Girl Crush: How Valorie Clark Discovered the Miscorrelation Between Weight and Happiness
This week we posted a Medium with a round-up of some of our favorite Medium stories about body image. One story stood out to us because of how short yet effective the message was — we reached out to the author for more. The result was discovering an amazing writer and women, Valorie Clark, who was brave enough to share her story about struggling with a negative body image with us. You can read more of her stories, thoughts, and musings on her blog, The Valorie Clark.
The first time I ever hated my body I was ten years old. I remember that moment with the kind of vivid clarity that only shame can impart. In fifth grade the popular girl Annie* made some loud, snide remarks about how I didn’t wear a training bra, pointing out my flat chest to my entire fifth grade class as we lined up to go out to the playground. My face burned so red that hot water could have sizzled on it.
In the fifteen years since then I’ve tried extreme diets, not cared what I ate, stopped eating until I was dangerously skinny, and then let my weight balloon again. I think about her a lot. Both the scared little girl I was, trying to fit into public school after years in Montessori, and Annie, the popular girl who now I see was just as insecure as I was. She moved away after sixth grade and I haven’t seen her since. Would I be nice to her if I saw her today? I hope so, but whenever I stare at myself in the mirror and wish I was skinnier I have my doubts.
My heaviest was when I was 24 and living in Paris. The number on the scale doesn’t matter — weight sits differently on everyone. More important was that I felt awful. I thought I looked disgusting, and I thought everyone else found me disgusting too. I tried to hide the weight under clothes and refused to put on shorts. I accepted horrible treatment from boys in my life because I thought I wasn’t pretty enough to deserve better. Eventually I stopped flirting, dating, and having sex all together because I was convinced I was too fat to be truly desirable, and I hate rejection.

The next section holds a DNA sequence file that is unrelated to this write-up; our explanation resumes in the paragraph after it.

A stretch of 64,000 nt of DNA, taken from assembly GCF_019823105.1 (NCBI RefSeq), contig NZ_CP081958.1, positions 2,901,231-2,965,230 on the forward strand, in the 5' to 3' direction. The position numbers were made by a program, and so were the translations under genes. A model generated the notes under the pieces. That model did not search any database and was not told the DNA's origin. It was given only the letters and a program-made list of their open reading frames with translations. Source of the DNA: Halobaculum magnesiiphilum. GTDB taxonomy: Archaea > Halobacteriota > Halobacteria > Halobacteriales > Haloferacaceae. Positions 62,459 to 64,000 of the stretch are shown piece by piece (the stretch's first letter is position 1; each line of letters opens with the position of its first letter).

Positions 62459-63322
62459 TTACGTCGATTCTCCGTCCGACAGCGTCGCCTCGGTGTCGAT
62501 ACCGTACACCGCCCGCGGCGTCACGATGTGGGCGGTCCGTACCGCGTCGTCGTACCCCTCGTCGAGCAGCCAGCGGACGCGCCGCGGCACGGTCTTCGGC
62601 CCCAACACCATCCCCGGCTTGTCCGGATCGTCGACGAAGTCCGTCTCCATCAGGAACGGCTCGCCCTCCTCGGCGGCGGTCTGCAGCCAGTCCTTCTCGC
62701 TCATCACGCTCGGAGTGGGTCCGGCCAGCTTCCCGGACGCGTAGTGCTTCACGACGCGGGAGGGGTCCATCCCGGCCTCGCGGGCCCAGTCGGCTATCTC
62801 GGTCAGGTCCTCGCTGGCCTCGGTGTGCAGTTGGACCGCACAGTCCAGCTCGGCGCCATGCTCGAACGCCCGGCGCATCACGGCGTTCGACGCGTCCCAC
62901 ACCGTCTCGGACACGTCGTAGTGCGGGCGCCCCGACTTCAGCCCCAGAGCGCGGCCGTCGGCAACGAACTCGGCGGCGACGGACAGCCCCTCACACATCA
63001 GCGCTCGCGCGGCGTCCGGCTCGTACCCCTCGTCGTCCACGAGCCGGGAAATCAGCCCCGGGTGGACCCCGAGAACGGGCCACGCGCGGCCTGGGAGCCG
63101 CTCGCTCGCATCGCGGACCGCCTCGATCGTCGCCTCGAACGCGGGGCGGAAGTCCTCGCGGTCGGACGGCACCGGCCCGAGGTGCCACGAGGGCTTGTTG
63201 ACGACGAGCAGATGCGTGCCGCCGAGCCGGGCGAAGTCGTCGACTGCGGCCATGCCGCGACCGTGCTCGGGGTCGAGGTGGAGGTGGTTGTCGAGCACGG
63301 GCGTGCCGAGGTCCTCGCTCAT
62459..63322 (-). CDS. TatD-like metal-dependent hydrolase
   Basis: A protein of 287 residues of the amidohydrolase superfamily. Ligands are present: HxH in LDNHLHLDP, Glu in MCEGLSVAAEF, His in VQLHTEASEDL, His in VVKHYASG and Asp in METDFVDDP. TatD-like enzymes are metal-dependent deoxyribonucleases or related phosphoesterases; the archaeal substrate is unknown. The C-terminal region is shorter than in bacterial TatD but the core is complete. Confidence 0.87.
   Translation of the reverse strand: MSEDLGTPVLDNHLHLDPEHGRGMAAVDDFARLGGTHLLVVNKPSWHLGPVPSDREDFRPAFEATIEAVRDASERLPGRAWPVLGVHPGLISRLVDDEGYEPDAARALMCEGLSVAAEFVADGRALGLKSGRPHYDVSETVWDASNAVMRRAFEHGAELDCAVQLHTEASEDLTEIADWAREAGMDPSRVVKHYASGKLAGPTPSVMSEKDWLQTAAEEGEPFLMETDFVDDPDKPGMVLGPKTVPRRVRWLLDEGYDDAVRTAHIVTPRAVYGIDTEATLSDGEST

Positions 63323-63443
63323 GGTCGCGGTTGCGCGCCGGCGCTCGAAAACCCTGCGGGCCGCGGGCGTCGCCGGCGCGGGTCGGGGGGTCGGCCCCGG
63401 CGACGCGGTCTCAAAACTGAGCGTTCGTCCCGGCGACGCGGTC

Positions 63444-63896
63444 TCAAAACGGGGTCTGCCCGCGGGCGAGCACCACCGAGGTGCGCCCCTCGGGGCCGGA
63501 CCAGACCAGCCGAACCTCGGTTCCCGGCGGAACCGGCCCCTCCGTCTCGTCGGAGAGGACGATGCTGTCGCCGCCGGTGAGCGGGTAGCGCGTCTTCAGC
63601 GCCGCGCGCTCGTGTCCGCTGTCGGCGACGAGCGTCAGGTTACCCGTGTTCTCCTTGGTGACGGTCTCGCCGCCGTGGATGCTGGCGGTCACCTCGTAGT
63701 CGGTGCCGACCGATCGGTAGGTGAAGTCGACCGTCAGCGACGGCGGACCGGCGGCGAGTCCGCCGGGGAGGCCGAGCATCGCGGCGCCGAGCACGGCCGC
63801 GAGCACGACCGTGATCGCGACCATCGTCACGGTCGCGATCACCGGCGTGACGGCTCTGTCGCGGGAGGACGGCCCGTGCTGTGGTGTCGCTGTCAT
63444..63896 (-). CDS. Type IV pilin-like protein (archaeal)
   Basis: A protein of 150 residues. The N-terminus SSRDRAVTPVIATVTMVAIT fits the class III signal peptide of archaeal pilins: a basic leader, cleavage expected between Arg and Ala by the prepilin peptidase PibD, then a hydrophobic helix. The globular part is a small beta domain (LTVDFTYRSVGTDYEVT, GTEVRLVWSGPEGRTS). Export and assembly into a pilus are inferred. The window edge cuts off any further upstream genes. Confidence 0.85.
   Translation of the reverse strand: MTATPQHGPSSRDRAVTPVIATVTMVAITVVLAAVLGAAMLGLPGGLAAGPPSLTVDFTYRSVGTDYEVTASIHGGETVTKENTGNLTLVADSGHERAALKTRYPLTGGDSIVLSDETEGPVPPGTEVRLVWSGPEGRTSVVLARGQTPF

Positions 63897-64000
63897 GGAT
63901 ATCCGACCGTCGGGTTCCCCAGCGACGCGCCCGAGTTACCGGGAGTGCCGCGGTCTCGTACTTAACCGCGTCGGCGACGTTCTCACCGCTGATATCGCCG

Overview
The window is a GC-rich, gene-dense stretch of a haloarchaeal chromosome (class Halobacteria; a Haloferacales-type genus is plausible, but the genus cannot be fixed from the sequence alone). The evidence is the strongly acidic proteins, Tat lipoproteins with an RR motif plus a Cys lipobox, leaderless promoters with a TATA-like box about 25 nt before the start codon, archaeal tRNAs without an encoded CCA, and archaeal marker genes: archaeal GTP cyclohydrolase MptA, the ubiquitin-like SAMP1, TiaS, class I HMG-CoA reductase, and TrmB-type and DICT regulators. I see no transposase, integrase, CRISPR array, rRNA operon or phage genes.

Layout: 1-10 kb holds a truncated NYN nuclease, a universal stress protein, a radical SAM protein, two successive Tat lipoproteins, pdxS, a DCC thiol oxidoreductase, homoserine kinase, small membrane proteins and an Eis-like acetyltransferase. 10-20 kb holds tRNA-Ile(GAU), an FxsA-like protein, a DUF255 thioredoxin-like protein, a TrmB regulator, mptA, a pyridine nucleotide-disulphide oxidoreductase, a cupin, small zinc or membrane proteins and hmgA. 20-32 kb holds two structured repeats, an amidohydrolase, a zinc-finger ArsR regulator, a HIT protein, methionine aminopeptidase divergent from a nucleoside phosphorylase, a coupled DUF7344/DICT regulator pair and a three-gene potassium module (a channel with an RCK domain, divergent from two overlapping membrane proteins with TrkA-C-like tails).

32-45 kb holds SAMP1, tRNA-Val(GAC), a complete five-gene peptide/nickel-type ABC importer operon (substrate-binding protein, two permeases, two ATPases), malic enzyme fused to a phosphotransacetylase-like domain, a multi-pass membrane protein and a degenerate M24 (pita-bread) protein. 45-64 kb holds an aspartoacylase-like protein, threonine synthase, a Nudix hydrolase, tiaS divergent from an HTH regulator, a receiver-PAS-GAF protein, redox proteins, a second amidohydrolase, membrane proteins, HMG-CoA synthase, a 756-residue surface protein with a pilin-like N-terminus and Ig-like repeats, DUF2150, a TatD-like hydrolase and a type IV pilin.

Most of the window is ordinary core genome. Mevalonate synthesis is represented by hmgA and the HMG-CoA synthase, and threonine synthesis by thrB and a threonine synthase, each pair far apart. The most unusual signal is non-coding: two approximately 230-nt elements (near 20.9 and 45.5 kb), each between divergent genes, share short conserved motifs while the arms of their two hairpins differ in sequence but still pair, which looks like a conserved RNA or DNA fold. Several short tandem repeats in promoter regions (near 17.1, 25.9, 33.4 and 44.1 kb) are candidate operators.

Around the same time I moved back to the States, I got very ill and dropped a lot of weight without trying. Irony is giving up on being skinny, only to accidentally gain the sort of lean frame I’d long wished and starved for. At first, I was overjoyed — a silver lining to the illness! Was I finally pretty?
Within six months I was still skinny, but I wasn’t happy anymore. I thought my arms should be more toned, my legs slimmer still. I was the thinnest I’d ever been, thinner than my goal weight, thinner than the girls my boyfriends had cheated on me with. And still I nitpicked, still I hated small details, still I accepted terrible treatment from boys. Eventually the stress of constantly hating my body actually made me start to gain weight.
Because — and this took me a long time to figure out — it wasn’t about the image in the mirror. It was about me, about the way I talk to myself, about the way I always strive for more and better, and about the way society keeps telling girls they’re never quite perfect. It was about the never-ending cycle of all that.
So, listen: Men don’t give a fuck about thigh gaps, or whether you’re five pounds heavier than you were last year. The ones that do? Don’t go home with them. But more importantly, stop telling yourself you’re not pretty enough and don’t let yourself be convinced that the measurement of your waist, or you breasts, or your wrists has anything to do with your worthiness. Stop giving mean girls the power and start treating every day like you’re a badass. And I promise to do the same.
*Name changed to protect the innocent.